Healthcare CEOs Focusing on the Now
Philip Betbeze, for HealthLeaders Media, February 12, 2010
Here's a statement that should get your attention: CEOs are less concerned about quality and patient safety this year than last year. Actually, that broad conclusion is tough to draw from the data contained in the HealthLeaders Media Industry Survey 2010, which went live on our site yesterday. But what's clear is that long-term goals are dropping in importance in favor of initiatives that can bring near-immediate returns.
Without a doubt, CEOs are spending more of their intellectual capital this year on patient experience/satisfaction as well as cost reduction, according to the survey.
CEOs, obviously, drive their organizations, so what they say about their priorities carries a lot of weight. We actually asked CEOs to rank their top three priorities for the next three years, and what came back showed us that CEOs, perhaps in light of the turbulent economic times, are trimming back the importance they give to quality and patient safety (only 39.5% selected it this year, compared with 69% in 2009) while patient experience/satisfaction (33.98% vs. 25%) as well as cost reduction (35.36% vs. 19%) recorded big increases.
Interestingly, physician recruitment and retention dropped from 43% in 2009 to 35.36% for 2010. So what conclusions can we draw from this data? Perhaps CEOs feel like after years of concentration, their quality levels don't need as much attention. Perhaps more of them have achieved their short- and medium-term goals with physician recruitment.
But in the bigger picture, quality still leads the herd, and physician recruitment isn't far behind. They just have much less of a commanding lead than they did before. I think some areas simply have improved so much that they aren't highest priority anymore, at least at the top levels of the organization. That certainly seems true for revenue cycle, for example, which only 7.73% of CEOs ranked as among their top three priorities for 2010, compared with 23% in 2009.
But I think there's something else at work here. Short-term thinking has invaded the decisions emanating from the C-suite.
On first glance, that seems myopic. But it's not necessarily a bad thing: Sometimes a crisis requires you to dramatically shift your priorities, and if 2009 wasn't a crisis year with the recession and healthcare reform looming on the horizon, I don't know what would qualify. For example, physician recruitment is a long-term investment in a single human being. Improving quality also takes time, and while it generates an ROI, its ROI doesn't flow directly to the bottom line.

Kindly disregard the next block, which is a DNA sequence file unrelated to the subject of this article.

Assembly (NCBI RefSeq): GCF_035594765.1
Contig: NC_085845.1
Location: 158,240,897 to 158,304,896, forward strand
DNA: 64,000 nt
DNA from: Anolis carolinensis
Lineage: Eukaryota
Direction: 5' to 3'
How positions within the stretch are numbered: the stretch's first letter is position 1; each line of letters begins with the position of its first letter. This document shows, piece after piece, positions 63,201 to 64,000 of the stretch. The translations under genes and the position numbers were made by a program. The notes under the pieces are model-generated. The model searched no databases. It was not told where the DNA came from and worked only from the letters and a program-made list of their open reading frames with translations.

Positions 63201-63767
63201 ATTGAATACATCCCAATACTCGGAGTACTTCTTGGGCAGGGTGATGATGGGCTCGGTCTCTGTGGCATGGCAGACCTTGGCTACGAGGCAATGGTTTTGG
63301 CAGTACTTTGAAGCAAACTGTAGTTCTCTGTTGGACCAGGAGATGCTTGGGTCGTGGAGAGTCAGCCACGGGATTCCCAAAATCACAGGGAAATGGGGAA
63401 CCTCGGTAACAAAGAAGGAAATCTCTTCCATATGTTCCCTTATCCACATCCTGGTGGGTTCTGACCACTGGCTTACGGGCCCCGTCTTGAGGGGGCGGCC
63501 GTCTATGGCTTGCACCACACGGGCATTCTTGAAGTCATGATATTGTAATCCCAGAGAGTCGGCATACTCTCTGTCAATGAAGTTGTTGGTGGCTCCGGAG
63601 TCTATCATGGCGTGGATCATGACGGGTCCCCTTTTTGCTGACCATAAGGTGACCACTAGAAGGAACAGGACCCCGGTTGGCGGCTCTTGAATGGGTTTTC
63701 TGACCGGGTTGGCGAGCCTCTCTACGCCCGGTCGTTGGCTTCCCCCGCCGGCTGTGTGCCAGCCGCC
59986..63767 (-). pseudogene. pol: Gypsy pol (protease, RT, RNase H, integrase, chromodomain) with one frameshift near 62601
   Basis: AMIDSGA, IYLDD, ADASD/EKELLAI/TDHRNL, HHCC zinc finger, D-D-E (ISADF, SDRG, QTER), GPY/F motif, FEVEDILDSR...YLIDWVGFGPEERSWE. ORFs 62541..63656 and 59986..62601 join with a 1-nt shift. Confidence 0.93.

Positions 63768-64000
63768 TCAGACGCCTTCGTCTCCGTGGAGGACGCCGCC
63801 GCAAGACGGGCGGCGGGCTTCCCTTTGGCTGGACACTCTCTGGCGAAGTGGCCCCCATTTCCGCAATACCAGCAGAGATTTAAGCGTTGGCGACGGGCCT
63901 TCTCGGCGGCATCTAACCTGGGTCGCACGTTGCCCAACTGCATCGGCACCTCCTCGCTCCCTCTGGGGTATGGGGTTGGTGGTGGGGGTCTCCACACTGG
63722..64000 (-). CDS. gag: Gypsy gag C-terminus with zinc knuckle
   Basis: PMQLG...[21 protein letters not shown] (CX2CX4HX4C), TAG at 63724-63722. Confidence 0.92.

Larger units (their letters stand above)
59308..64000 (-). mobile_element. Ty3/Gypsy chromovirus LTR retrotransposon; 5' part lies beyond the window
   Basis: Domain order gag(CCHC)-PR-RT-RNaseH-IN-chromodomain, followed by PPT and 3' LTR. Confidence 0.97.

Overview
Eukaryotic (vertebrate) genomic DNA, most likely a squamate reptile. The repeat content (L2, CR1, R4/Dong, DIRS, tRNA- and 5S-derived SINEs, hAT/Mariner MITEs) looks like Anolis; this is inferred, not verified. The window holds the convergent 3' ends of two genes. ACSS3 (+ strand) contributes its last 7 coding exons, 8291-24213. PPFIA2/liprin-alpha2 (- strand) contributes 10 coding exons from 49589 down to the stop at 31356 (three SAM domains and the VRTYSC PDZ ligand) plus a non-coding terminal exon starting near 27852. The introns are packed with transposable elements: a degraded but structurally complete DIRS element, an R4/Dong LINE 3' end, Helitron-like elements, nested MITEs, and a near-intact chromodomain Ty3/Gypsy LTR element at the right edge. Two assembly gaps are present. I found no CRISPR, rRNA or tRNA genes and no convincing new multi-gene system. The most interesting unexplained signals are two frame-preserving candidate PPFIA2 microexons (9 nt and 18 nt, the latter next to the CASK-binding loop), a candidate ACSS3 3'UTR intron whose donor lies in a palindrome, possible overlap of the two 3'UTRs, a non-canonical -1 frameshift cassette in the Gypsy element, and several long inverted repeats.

Banner Health, for example, spent big bucks on driving quality at their organization. They don't regret it. In fact, their quality scores in the obstetrics department recently meant they could reduce their reserves for malpractice to near zero for 2010. But it took at least three years of low or no claims to make the actuarial team comfortable with reducing those reserves and letting them flow to the bottom line.
CEOs in 2010 don't necessarily have that luxury of waiting for results, no matter how impressive they might eventually be. And that's the key for CEOs in 2010. They want to expend their energy on initiatives that bring immediate or near-immediate return because frankly their jobs, the jobs of others in the organization, and in some cases, their hospital's existence, are on the line.
Obviously, this is just very narrow snapshot of the wealth of information available in our survey. I encourage you to spend a half-hour on it in the next week or so. We've broken the results down by pillar, meaning there's one for CEOs, one for quality, one for CFOs, etc.
I've focused here on one question from the CEO pillar and have been able to draw several conclusions from it. But there's a story behind every question and knowledge to be gleaned from every pillar. Delve into the survey's findings now. You won't be sorry.
Philip Betbeze is a senior leadership editor with HealthLeaders Media. He can be reached at firstname.lastname@example.org.
Monday, February 15, 2010
Tuesday, February 9, 2010
February 8, 2010 A nurse in Texas is standing trial for reporting a doctor she thought was practicing bad medicine. Prosecutors have charged 52-year-old Anne Mitchell with making inflammatory statements about a doctor at a rural hospital in Kermit, Texas. She faces up to 10 years in prison. Mitchell says she was just trying to protect her patients. Kevin Sack of The New York Times says much of the case stems from local politics.